A buddy of mine just celebrated his 30th birthday and one of the things he asked me for was an autographed baseball signed by his childhood hero, Albert Belle. Wow! How flattering that he put his hopes in me to grant him that birthday wish? The power that I had from that request was just overwhelming. To add to that, I just happened to be in Goodyear, Arizona the same day that Albert made his return to the Cleveland Indians (as an alumni, of course). If I could get Albert Belle, who has not had any communication with the Indians since he left in 1996, to sign a baseball for my friend–what a hero I would be! Just…wow! I would probably go down as the best friend of all time!
Didn’t happen though. Are you kidding me? I’m not doing that!
My job is to get autographed items to help grant charitable wishes, not the wish of a friend who has had 30 years to get the autograph himself. Is it my fault he never asked Albert to sign anything when he was one of the only 500 fans at the old Cleveland Stadium and players were signing anything that moved? I don’t need to be a hero, or your best friend. Here’s a baseball signed by me, Justin Sherman. Happy Birthday. (Please note: If you are interested in an autographed Albert Belle ball, we will have one to bid on at our Opening Day silent auction to benefit Cleveland Indians Charities on April 5. Section 153).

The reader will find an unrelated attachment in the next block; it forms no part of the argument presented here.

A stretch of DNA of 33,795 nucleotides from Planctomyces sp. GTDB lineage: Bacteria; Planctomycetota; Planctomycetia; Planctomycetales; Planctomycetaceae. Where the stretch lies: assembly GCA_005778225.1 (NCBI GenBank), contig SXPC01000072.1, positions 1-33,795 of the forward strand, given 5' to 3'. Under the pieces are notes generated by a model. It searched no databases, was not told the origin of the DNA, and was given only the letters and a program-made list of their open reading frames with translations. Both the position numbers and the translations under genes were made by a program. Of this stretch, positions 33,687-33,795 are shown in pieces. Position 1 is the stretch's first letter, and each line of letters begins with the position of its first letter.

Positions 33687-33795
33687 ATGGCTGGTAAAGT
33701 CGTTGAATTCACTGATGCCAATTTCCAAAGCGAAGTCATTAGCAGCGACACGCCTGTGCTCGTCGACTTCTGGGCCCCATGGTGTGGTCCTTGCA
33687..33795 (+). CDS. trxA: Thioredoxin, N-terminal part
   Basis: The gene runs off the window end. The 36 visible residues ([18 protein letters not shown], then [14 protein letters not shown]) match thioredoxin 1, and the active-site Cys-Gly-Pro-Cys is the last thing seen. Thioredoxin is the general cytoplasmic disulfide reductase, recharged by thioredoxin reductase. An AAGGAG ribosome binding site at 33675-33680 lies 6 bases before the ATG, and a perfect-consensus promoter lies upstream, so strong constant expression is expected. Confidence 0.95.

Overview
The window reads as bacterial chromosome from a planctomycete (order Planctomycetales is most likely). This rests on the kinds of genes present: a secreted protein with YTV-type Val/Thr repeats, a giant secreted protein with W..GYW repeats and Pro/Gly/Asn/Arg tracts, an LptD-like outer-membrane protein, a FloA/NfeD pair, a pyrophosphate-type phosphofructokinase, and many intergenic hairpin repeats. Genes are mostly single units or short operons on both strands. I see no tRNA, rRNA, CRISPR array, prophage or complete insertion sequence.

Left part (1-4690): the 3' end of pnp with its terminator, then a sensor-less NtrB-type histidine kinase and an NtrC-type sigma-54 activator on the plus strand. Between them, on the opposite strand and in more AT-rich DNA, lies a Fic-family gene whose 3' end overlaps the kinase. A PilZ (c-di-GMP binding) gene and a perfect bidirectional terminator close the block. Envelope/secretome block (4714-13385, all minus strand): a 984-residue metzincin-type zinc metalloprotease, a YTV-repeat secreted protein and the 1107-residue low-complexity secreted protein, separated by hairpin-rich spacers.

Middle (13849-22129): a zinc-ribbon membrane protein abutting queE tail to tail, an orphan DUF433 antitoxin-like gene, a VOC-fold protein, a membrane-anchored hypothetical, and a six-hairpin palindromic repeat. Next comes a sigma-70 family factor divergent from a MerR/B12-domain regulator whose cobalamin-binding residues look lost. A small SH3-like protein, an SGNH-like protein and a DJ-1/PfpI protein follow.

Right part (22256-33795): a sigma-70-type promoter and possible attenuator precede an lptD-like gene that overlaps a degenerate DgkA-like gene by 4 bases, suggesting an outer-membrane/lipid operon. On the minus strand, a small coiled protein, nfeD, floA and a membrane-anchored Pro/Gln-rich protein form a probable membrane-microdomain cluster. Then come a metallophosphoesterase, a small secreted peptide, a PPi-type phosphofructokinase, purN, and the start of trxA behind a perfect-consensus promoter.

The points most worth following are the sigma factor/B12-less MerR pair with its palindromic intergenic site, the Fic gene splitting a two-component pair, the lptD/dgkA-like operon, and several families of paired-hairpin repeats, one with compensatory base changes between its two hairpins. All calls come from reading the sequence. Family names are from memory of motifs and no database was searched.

Speaking of autographs, I was recently down at the Indians Spring Training complex in Goodyear, Arizona coordinating our big “Signing Day.” During Signing Day, we have a little over 4,000 items (bats, balls, photos, jerseys, etc.) for the players to sign. The items signed will go to many different things over the course of the year depending on which front office department requested items, but the majority will go towards our donations to local charities/benefits as well as silent auction items for our own charity, Cleveland Indians Charities. Keeping with my amazing public speaking skills, I recorded a little something about Signing Day to give you a quick inside look at the process. As always, thank you to Dan Mendlik for taping and editing it together.